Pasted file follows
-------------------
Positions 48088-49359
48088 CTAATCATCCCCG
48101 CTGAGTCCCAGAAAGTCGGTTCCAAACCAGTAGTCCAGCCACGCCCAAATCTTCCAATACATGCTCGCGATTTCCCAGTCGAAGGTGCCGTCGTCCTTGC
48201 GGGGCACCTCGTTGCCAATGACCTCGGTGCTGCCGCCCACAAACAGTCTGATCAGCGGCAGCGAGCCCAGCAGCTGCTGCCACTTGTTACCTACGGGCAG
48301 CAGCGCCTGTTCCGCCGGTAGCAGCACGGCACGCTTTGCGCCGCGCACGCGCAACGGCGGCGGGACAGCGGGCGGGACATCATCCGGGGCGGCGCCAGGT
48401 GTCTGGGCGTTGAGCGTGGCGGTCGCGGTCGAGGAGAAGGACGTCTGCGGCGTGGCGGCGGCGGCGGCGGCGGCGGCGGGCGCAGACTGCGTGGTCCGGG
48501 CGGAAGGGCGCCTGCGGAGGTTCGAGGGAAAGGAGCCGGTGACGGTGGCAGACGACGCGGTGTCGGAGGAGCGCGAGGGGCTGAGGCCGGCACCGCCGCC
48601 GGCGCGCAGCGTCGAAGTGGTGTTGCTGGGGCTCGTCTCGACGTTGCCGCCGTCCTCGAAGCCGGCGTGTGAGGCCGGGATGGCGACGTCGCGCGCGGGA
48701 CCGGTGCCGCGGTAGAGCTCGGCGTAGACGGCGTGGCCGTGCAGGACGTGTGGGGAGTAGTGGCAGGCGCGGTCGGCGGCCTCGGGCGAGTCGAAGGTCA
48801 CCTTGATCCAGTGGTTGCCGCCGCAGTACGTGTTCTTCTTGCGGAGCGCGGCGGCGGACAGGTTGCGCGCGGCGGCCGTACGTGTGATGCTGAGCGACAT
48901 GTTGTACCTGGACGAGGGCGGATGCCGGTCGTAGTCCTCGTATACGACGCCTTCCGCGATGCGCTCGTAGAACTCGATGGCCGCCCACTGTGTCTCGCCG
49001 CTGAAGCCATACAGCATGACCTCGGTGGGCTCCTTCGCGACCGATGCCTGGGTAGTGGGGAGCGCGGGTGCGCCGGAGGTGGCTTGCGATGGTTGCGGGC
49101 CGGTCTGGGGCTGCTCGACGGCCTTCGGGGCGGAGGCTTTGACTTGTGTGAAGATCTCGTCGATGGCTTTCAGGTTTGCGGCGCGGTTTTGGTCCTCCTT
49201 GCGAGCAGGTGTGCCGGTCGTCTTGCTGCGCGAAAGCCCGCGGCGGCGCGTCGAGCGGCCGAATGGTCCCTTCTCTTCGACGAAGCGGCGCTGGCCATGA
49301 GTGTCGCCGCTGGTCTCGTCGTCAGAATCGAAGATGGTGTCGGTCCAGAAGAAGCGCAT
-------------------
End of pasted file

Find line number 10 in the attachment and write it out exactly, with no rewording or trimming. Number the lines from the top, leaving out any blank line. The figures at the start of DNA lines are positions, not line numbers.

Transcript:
48801 CCTTGATCCAGTGGTTGCCGCCGCAGTACGTGTTCTTCTTGCGGAGCGCGGCGGCGGACAGGTTGCGCGCGGCGGCCGTACGTGTGATGCTGAGCGACAT